The Home Office says there is no update to President Cyril Ramaphosa’s plan for visas for digital nomads in South Africa – and that offering visas on arrival to tourists is out of the question.
In response to a parliamentary question and answer session this week, Home Secretary Aaron Motsoaledi was asked whether the country would consider issuing visas on arrival for priority tourism markets to boost tourism.
Motsoaledi said there are no provisions for visas on arrival in South Africa’s immigration laws, so his department cannot issue them.
When asked about progress in developing visas for “digital nomads” to make it easier for foreign professionals to settle and work in South Africa, the Minister was equally reluctant to reply, saying only that a report would be prepared.
“(The) President announced that he has appointed the former Director General of the Ministry of Interior, Mr. Mavuso Msimanag, to review the visa regime. I therefore urge you to await the results of the report,” he said.
Digital nomad visas are travel authorizations that legalize the status of traveling professionals. Like tourist visas, they are easy to obtain and do not require lengthy paperwork or an employment contract. However, they allow longer stays.
Currently, over 130 countries in South Africa are visa-exempt for travel and tourism purposes. However, these exceptions are for limited periods of time, ranging from 30 to 120 days depending on your passport, and do not entitle you to work in the country.
In his State of the Union address in February, President Cyril Ramaphosa said the government intends to introduce visas for “digital nomads” and start-up companies to attract more skilled workers.
He also said the country will introduce more visa reforms to make it easier for people to enter the country.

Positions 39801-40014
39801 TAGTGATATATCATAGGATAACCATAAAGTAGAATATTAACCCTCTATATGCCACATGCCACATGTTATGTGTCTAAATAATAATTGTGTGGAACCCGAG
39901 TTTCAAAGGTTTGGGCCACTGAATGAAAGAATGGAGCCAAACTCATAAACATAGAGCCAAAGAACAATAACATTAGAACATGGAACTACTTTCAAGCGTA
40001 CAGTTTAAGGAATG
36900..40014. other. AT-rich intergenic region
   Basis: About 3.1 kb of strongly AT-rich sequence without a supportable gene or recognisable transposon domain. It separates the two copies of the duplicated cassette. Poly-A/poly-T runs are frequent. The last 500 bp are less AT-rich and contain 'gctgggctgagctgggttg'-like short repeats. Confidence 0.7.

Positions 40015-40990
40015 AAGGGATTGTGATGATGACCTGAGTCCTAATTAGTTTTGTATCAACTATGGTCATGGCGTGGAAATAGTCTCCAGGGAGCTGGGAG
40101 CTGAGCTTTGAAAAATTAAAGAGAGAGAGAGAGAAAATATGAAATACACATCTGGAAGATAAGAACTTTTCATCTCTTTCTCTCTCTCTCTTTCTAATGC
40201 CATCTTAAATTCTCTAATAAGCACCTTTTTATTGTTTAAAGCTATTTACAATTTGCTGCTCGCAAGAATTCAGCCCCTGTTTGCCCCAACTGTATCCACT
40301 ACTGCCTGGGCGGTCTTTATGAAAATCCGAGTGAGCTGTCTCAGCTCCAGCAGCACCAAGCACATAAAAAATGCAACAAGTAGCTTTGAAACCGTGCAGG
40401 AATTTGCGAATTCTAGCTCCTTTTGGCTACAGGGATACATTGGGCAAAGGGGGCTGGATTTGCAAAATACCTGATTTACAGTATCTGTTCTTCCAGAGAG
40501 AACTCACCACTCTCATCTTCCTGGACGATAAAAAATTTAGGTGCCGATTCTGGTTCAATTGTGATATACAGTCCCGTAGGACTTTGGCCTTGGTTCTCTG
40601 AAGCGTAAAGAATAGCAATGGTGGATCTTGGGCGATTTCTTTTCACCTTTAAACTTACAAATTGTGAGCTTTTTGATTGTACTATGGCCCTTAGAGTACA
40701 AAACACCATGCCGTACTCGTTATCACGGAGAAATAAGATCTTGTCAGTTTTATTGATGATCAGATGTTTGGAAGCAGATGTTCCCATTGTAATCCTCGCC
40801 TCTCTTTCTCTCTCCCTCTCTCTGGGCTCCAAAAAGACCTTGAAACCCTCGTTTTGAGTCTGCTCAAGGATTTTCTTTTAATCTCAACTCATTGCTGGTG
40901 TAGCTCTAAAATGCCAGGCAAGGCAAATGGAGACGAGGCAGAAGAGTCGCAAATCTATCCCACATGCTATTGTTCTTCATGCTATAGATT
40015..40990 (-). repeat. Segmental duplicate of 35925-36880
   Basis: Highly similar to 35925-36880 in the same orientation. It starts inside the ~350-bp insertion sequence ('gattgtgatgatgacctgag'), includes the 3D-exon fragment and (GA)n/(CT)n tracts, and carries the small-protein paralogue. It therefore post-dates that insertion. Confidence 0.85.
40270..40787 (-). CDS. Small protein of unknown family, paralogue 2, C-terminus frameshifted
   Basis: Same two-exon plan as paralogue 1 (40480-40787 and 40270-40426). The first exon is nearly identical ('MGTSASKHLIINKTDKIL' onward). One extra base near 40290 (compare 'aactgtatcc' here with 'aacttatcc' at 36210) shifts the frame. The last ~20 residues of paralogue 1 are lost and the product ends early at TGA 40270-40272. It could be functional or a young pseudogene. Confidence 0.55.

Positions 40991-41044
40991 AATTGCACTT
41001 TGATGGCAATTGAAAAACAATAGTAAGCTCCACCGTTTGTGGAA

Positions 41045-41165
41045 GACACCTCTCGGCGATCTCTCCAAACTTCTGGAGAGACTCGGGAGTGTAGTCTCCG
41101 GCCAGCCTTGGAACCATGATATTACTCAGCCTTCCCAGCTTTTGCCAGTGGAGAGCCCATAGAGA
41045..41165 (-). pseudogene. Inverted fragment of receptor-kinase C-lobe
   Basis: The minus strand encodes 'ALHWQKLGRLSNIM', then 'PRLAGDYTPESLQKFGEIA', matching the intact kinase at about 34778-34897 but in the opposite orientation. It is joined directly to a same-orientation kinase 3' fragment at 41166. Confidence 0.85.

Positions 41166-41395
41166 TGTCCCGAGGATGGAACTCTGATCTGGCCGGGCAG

However, since the announcement, little has been done to implement those plans.
The government has released a list of critical skills – with the latest revision being released in August – that expands the jobs and skills available to foreign workers entering the country.
However, the fiddling around with domestic politics has meant that even this route has become a “nightmare” for businesses as red tape and red tape have severely hampered the approval process.
Other changes slowly coming into effect include the expansion of the eVisa program, which has been activated in 14 countries by March 2022, including China, India, Kenya and Nigeria.
The e-Visa system allows tourists and visitors to South Africa to apply for their visa online. Applications are sent to a central decision-making body for approval while applicants sit in the comfort of their own homes. This leads to the issuance of virtual visas.
The department said in April that it wanted to expand the eVisa program beyond the 14 countries already activated – but that too appears to have hit a hurdle as no more countries have been added since.
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